Very close to the harbour steps were a line of small busses, and we boarded one and we were soon on our way. As well as the local driver, there was a local guide on board, and he explained that we would be visiting four sites during our afternoon tour, all of which featured the moai – the stone statues for which the island is so famous. Moai are monolithic human figures carved by the Rapa Nui people on Easter Island between 1250 and 1500 A.D. Around 900 were carved, nearly half of them are still at the main quarry, Rano Raraku, but hundreds more were transported from there and set on stone platforms called ahu around the island’s perimeter. The moai are mainly the living faces of deified ancestors, and were stood with their backs to the sea, gazing inland across the land of the clan that erected it. Almost all moai have overly large heads which are three-eighths the size of the whole statue. The statues still gazed inland when Europeans first visited the island in 1722, but all of them had fallen by the latter part of the 19th century – the moai toppled after European contact when islander traditions radically changed.
The tallest moai erected, called Paro, was almost 10 metres high and weighed 82 tons. The heaviest erected was a shorter but squatter moai at Ahu Tongariki, weighing 86 tons; and one unfinished sculpture, if completed, would have been approximately 21 metres tall with a weight of about 270 tons.
The first location we went to, Ahu Tahai, was not far away – just the other side of the main town Hanga Roa from the little harbour. Here there were five moai in a row, which we had already seen from the ship earlier. Nearby there were two more moai, each standing alone, one of which is the only moai that still has it’s eyes intact:
The moai looked very dramatic set against the blue sea behind, and our ship in the distance also added to the picture. We could also see the waves curling into the shore:
We then had a much longer drive across the island to Rano Raraku, where most of the moai were quarried. We had a short walk up the hillside from the carpark to where the moai were lying on or half buried in the slopes of an extinct volcano. It was fabulous to get so close to so many of them, and also to see some half completed moai still embedded in the volcanic rock:
Our third site, Ahu Tongariki was just a short drive away, the site of the largest ahu on the island with 15 huge moai. These moai were the most impressive and dramatic of all those we saw on the island – they totally dominated the landscape, and Carol in particular really felt they were gazing down into her soul. In 1960 a huge tidal wave forced these moai, many weighing up to 80 tonnes, several hundred feet inland. Now restored to their ahu platform, they greet the sunset every year during the summer solstice:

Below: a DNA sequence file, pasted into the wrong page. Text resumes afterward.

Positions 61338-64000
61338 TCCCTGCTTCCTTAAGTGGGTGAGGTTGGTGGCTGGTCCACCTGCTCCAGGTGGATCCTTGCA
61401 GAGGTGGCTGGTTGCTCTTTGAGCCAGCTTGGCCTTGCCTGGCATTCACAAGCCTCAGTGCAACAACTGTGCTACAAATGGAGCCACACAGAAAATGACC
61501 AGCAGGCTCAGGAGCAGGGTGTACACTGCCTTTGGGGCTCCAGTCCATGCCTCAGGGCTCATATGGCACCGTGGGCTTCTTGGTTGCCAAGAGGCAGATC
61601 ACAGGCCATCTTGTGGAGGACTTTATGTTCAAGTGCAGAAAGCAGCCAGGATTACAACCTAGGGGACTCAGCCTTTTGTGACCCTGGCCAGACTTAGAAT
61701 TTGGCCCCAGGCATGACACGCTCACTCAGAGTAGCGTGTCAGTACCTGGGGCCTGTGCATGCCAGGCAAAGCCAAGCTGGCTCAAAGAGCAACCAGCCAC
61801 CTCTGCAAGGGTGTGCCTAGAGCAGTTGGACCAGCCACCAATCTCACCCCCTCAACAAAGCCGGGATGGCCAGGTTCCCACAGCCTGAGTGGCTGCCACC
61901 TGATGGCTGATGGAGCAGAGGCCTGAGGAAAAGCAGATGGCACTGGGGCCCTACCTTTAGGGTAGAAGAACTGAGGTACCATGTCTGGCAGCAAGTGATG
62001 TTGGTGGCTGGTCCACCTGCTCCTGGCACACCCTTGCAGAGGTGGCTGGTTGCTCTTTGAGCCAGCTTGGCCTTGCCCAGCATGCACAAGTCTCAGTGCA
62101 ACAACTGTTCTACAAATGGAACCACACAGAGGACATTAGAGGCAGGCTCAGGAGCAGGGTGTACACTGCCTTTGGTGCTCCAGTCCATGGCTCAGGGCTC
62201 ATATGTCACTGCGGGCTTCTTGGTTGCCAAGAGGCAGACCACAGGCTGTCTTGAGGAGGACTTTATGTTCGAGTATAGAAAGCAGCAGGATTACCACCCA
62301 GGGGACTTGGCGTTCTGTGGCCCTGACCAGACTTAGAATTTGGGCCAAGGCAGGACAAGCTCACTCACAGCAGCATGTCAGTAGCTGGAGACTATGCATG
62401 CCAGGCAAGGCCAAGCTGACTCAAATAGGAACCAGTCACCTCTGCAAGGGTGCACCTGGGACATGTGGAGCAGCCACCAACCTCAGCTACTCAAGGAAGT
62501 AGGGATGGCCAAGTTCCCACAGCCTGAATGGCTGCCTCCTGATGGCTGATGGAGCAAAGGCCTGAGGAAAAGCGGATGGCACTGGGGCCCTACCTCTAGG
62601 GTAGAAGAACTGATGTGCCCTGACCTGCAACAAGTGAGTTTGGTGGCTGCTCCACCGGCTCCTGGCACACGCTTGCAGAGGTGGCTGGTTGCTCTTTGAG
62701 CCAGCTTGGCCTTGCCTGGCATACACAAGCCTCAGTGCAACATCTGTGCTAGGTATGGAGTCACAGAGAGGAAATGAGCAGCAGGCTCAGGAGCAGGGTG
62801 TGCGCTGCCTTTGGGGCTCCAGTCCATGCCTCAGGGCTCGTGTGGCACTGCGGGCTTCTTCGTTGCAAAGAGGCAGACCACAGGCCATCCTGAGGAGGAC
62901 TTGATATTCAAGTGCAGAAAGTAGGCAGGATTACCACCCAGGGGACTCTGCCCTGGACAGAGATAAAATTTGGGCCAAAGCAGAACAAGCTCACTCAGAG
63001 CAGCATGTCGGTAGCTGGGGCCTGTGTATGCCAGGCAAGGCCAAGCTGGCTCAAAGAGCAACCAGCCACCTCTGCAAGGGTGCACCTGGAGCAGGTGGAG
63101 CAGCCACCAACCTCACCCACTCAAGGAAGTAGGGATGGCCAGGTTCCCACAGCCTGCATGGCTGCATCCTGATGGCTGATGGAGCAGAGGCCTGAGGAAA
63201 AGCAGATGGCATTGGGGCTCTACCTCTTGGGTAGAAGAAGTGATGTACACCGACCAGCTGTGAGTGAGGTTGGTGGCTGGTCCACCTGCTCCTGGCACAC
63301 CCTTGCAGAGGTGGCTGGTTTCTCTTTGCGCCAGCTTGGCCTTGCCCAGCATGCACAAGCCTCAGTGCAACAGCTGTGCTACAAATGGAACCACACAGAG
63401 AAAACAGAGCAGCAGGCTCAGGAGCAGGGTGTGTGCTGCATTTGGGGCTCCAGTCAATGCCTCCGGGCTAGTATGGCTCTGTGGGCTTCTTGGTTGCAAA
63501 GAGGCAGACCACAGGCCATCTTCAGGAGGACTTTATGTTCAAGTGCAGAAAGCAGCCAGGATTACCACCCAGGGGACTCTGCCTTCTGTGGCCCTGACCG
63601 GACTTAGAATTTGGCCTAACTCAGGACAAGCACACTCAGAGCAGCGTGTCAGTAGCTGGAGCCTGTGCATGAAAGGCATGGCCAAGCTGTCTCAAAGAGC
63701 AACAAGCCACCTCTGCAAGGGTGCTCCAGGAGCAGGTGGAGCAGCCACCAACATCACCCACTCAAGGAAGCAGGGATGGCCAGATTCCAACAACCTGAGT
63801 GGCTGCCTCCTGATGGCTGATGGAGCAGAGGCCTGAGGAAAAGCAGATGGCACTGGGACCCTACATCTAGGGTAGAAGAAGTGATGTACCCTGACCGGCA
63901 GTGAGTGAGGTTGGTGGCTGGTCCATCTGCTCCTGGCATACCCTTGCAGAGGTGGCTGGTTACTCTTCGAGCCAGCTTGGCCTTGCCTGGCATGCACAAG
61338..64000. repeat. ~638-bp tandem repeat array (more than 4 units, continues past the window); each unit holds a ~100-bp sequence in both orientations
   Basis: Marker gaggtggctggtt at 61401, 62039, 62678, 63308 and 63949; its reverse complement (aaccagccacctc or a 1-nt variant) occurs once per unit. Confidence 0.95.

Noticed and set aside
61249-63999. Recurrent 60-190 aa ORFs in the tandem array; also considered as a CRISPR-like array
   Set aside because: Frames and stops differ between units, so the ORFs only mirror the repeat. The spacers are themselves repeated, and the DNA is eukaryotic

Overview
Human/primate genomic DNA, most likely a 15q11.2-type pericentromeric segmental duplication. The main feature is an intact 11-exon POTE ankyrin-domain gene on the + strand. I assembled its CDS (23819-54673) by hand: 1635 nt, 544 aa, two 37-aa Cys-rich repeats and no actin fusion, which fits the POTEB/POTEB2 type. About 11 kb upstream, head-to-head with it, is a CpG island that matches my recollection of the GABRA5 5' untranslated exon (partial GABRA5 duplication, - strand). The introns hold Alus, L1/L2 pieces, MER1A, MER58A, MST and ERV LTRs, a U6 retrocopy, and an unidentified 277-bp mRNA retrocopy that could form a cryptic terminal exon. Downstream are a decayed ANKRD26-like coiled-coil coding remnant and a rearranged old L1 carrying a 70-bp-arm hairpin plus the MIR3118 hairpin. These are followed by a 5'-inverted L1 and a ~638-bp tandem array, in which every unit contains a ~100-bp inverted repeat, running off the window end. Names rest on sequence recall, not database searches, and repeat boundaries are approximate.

We then drove further along the coast to our final site, a lovely sandy beach called Playa de Anakena. The beach with all the surrounding palm trees was very attractive, but to my eyes spoilt by there being so many people there:
Adjacent to the beach was Ahu Ature Huki, with a row of seven moai. Four of the seven moai on the ahu had pukao on their heads, which represents the topknot of the chieftains. According to local tradition, the mana (or power, effectiveness and prestige) was preserved in the hair. The pukao were carved out of red scoria, a very light rock from a quarry at Puna Pau. The colour red is considered a sacred colour in Polynesia. The addition of a pukao adds further status to a moai:
All too soon it was time to reboard the bus and take the drive back across the island to the little harbour. As we crossed the island both Carol and I were struck by how much more green the island was than we expected, and how some of the vistas of green fields, trees and hedgerows might just of been mistaken for the UK.
Arriving back at the little harbour, we watched the curling waves once more, and some locals paddling their canoes whilst we waited in a queue to board a ship’s tender. By the time we were safely back on board our ship we were too late for dinner as usual in the main restaurant, so after a quick wash and change it was off to the café for our evening meal.
After all the uncertainties it was such a relief that we had actually made it onto the island, and seeing so many of the huge and imposing moai had more than lived up to my hopes for the tour. It was truly a day to remember and will definitely be a highlight of the whole world cruise.
Following our day at Easter Island, we had a further five days at sea before our next landfall at Tahiti, emphasising just how remote Easter Island is. Events at Tahiti and the following two islands will be the subject of my next post.